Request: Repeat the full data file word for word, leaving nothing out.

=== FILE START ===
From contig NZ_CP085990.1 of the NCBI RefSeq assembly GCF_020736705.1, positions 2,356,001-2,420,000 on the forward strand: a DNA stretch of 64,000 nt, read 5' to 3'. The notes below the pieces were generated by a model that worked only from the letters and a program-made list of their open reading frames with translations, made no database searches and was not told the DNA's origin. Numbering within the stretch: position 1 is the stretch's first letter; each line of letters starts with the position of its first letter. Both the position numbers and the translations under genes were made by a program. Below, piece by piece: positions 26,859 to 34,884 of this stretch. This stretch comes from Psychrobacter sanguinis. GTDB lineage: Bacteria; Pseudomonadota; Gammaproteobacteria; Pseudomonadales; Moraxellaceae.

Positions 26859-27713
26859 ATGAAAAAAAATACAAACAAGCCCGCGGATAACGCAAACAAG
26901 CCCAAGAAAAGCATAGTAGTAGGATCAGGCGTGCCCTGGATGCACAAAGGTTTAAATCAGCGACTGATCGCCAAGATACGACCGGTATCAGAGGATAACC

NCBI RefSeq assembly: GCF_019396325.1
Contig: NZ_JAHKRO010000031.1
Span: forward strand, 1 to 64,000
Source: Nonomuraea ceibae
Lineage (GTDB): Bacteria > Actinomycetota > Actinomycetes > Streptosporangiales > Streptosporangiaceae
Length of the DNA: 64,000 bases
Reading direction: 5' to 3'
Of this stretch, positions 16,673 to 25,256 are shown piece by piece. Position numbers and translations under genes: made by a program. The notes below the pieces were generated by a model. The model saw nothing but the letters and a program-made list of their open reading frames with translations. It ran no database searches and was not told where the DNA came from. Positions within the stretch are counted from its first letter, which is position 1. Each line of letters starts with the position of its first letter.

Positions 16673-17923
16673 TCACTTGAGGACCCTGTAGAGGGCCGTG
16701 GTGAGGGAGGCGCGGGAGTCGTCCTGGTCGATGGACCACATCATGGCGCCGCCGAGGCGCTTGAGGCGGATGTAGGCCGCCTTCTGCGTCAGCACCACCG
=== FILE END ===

From contig NZ_CP085990.1 of the NCBI RefSeq assembly GCF_020736705.1, positions 2,356,001-2,420,000 on the forward strand: a DNA stretch of 64,000 nt, read 5' to 3'. The notes below the pieces were generated by a model that worked only from the letters and a program-made list of their open reading frames with translations, made no database searches and was not told the DNA's origin. Numbering within the stretch: position 1 is the stretch's first letter; each line of letters starts with the position of its first letter. Both the position numbers and the translations under genes were made by a program. Below, piece by piece: positions 26,859 to 34,884 of this stretch. This stretch comes from Psychrobacter sanguinis. GTDB lineage: Bacteria; Pseudomonadota; Gammaproteobacteria; Pseudomonadales; Moraxellaceae.

Positions 26859-27713
26859 ATGAAAAAAAATACAAACAAGCCCGCGGATAACGCAAACAAG
26901 CCCAAGAAAAGCATAGTAGTAGGATCAGGCGTGCCCTGGATGCACAAAGGTTTAAATCAGCGACTGATCGCCAAGATACGACCGGTATCAGAGGATAACC

NCBI RefSeq assembly: GCF_019396325.1
Contig: NZ_JAHKRO010000031.1
Span: forward strand, 1 to 64,000
Source: Nonomuraea ceibae
Lineage (GTDB): Bacteria > Actinomycetota > Actinomycetes > Streptosporangiales > Streptosporangiaceae
Length of the DNA: 64,000 bases
Reading direction: 5' to 3'
Of this stretch, positions 16,673 to 25,256 are shown piece by piece. Position numbers and translations under genes: made by a program. The notes below the pieces were generated by a model. The model saw nothing but the letters and a program-made list of their open reading frames with translations. It ran no database searches and was not told where the DNA came from. Positions within the stretch are counted from its first letter, which is position 1. Each line of letters starts with the position of its first letter.

Positions 16673-17923
16673 TCACTTGAGGACCCTGTAGAGGGCCGTG
16701 GTGAGGGAGGCGCGGGAGTCGTCCTGGTCGATGGACCACATCATGGCGCCGCCGAGGCGCTTGAGGCGGATGTAGGCCGCCTTCTGCGTCAGCACCACCG